When Kapka Kassabova was a child, the borderzone between Bulgaria, Turkey and Greece was rumoured to be an easier crossing point into the West than the Berlin Wall so it swarmed with soldiers, spies and fugitives. On holidays close to the border on the Black Sea coast, she remembers playing on the beach, only miles from where an electrified fence bristled, its barbs pointing inwards toward the enemy: the holiday-makers, the potential escapees. Today, this densely forested landscape is no longer heavily militarised, but it is scarred by its past.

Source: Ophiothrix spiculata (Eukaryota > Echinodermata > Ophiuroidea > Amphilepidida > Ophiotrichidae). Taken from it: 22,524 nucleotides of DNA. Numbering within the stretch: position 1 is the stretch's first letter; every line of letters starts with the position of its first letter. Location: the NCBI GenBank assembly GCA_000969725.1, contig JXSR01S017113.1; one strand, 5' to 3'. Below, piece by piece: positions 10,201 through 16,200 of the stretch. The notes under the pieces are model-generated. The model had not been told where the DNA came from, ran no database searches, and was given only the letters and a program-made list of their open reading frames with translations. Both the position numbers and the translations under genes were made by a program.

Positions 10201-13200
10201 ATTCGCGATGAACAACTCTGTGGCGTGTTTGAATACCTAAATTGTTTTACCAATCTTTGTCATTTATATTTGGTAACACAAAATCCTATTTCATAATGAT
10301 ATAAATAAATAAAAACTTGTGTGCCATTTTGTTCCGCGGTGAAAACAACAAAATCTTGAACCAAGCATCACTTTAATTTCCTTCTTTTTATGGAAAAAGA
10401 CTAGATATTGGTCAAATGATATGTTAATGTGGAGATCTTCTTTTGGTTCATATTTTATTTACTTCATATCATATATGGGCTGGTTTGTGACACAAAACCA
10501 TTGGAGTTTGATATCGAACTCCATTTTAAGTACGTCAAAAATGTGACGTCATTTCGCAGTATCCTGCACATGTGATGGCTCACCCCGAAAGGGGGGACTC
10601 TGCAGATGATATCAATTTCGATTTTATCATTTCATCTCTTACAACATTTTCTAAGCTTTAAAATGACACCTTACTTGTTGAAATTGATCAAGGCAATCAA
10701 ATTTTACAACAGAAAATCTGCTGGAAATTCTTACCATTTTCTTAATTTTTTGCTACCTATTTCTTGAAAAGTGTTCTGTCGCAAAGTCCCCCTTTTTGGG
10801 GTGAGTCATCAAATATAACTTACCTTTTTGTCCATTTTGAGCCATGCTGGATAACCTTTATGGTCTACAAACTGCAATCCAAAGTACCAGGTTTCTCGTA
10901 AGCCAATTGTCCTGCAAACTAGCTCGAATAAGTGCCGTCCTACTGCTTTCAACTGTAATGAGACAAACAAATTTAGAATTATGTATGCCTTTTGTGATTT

In Border, Kapka Kassabova sets out on a journey to meet the people of this triple border – Bulgarians, Turks, Greeks, and the latest wave of refugees fleeing conflict further afield. She discovers a region that has been shaped by the successive forces of history: by its own past migration crises, by communism, by two World wars, by the Ottoman Empire, and – older still – by the ancient legacy of myths and legends.